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Jean Philippe Rameau: Pygmalion, acte de ballet (1748)

Album Summary

>Rameau, Jean-Philippe : Pygmalion
>Rameau, Jean-Philippe : La Dauphine, for harpsichord in G minor
>Rameau, Jean-Philippe : L' Impatience, cantata for countertenor, viol & continuo
Performers Conductor Ensemble
  • >
Composer

Notes & Reviews:

The story is based on the myth of Pygmalion as told in Ovid's Metamorphoses. In Rameau and de Sovot's version, the sculptor Pigmalion creates a beautiful statue to which he declares his love. His girlfriend, Céphise, begs for attention, Pigmalion spurns her and entreats the goddess Venus to bring his statue to life. Magically the statue enlivens, sings, and dances; L'Amour (Love, or Venus) arrives and praises Pigmalion for his artistry and faith in her powers. Much celebratory dancing and singing follows, attesting to the power of love. L'Amour helpfully finds another lover for Céphise.

"entaur has done us all a great favor in recording this Pygmalion, the storey of the artist who falls completely in love with the statue he is sculpting, abandoning his current love, Cephise, who though she realizes she has lost our hero, curses him to deserving the fact of his unrequited passion. Rameau evidently decided not to engage in any probing of the jilted lover but instead to concentrate only on the miraculous bringing to life of the statue and the triumph of love, thanks to the god Amour. This was a very popular piece in its time, with its upbeat context and gloriously perceptive music, always leaving the audience in a good mood when over.

This performance attempts to "get" Rameau's orchestration right, something that has been more than tampered with by all manner of artists for ages now, trying their best to make sense of what the composer wrote and to contextualize it for modern audiences. Here we have essentially two orchestras - one for arias and recitatives, and another rather large one (8 violins, 2 violas, four cellos, one violone, 2 each of flutes and oboes and bassoons, and harpsichord of course - which tends to be written out when the full forces are in effect). It seems to work very well, providing nice contrast and dramatic reinforcement, considering the number of balletic dances that Rameau includes in his works (the French of his day were mad about the ballet). The orchestral and choral forces are sprightly, warm-sounding, and obviously heavily invested in this music from an emotional standpoint. New high tenor Mathias Vidal sings with persuasion and commitment in a wonderful reading, and all of the soloists are remarkably adept at the style, even the choruses, never letting its full forces get in the way of a delectably lithe and bouncing artistry that really brings the music to life.

And what music it is! Rameau at his best.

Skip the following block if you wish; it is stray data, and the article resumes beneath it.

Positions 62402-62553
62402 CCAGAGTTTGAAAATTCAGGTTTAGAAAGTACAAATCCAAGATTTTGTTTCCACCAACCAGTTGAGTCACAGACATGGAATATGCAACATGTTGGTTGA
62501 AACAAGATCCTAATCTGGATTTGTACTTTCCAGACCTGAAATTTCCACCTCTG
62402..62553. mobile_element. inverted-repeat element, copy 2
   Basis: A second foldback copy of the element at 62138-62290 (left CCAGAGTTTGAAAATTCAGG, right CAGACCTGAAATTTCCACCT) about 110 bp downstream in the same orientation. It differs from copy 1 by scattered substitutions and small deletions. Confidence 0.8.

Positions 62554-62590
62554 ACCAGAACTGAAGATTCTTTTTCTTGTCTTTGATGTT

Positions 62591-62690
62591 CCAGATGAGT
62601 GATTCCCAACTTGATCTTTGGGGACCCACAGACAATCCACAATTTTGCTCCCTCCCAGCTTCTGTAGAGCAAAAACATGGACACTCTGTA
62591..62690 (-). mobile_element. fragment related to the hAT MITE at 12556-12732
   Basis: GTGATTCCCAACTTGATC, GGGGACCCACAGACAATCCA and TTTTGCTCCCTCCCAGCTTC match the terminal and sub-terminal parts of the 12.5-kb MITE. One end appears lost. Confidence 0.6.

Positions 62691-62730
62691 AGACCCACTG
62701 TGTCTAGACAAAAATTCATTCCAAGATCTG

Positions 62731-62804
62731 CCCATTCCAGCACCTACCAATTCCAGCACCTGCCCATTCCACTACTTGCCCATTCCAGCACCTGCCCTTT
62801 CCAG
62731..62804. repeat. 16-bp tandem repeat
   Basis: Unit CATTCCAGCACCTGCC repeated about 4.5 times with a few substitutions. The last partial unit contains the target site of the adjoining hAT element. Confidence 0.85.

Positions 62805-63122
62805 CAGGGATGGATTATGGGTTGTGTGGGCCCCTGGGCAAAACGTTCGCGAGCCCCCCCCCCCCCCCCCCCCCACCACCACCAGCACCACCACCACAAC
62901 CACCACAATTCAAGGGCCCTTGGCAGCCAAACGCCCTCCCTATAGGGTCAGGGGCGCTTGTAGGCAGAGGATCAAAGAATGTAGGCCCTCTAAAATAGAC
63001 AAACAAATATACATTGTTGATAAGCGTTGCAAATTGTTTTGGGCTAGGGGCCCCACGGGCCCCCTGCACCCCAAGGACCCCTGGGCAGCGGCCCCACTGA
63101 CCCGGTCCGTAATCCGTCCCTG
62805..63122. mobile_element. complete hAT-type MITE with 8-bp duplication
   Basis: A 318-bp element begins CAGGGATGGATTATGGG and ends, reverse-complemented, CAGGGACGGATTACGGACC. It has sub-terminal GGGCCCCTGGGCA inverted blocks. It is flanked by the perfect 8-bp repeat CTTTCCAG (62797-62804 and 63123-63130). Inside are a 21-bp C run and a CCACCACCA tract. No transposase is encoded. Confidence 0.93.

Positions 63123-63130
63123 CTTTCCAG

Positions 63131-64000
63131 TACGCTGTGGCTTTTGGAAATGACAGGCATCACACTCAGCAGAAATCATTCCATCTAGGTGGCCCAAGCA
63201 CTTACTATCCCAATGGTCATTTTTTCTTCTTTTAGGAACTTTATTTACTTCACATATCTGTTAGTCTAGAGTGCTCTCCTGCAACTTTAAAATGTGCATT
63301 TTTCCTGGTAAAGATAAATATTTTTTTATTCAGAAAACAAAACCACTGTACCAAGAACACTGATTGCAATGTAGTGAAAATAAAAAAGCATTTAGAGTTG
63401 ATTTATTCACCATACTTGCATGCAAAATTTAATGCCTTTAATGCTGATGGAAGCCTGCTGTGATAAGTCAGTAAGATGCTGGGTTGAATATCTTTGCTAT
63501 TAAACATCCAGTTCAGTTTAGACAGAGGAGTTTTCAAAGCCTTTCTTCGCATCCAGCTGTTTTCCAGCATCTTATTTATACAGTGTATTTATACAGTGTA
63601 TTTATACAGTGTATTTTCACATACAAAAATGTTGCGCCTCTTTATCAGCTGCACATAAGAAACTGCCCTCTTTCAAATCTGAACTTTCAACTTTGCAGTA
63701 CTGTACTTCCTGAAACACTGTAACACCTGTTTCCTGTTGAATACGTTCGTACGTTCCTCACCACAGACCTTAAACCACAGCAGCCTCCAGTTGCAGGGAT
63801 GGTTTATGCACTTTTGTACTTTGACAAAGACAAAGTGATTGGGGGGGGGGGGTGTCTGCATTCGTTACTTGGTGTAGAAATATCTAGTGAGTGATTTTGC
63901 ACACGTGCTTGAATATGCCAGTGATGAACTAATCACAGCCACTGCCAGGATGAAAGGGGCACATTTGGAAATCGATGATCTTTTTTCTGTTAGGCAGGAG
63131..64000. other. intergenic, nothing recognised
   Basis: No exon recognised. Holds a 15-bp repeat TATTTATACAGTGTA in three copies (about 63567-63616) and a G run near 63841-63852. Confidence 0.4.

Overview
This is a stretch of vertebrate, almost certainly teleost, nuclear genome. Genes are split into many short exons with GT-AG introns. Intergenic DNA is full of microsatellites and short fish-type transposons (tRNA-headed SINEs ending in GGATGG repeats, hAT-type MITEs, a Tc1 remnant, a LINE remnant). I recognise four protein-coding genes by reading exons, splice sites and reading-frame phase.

He left us very few solo cantatas, but surely L'Impatience, telling of a man waiting for his love at pre-dawn, delayed but at last appearing, is one of his best. Centaur has inexplicably omitted the texts for this work, which is inexcusable, but I'll leave it alone since the quality of this program is so high. The brief curtain pause between the two vocal works, La Dauphine, is an example of an impromptu performance for the Dauphin of France, never published in Rameau's other collections, and might give a small hint of what his improvisational style was like - pretty impressive.

The sound is very good in this release, perhaps a little muted and set back in some places, but I have no complaints when the music is so darned good. The American Concert Royal orchestra and chorus is a fixture in Boston and New York since 1989, and play as well as any comparable European band. No regrets on this one - buy it!"-audaud.com

Notes & Reviews:

Recording information: St. George's Episcopal Church, New York, NY (09/22/2007-09/25/2007).



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Works Details

>Rameau, Jean-Philippe : Pygmalion
  • Conductor: James Richman
  • Notes: St. George's Episcopal Church, New York, NY (09/22/2007-09/25/2007)
  • Running Time: 5 min. 7 sec.
  • Period Time: Baroque
  • Form: Ballet
  • Written: 1748

>Rameau, Jean-Philippe : La Dauphine, for harpsichord in G minor
  • Performer: James Richman (Harpsichord)
  • Notes: St. George's Episcopal Church, New York, NY (09/22/2007-09/25/2007)
  • Running Time: 4 min. 3 sec.
  • Period Time: Baroque
  • Written: 1747

>Rameau, Jean-Philippe : L' Impatience, cantata for countertenor, viol & continuo
  • Performers: James Richman (Harpsichord); Mathias Vidal (Tenor); Brent Wissick (Viol)
  • Conductor: James Richman
  • Notes: St. George's Episcopal Church, New York, NY (09/22/2007-09/25/2007)
  • Period Time: Baroque
  • Form: Cantata/Oratorio
  • Written: 1715-1722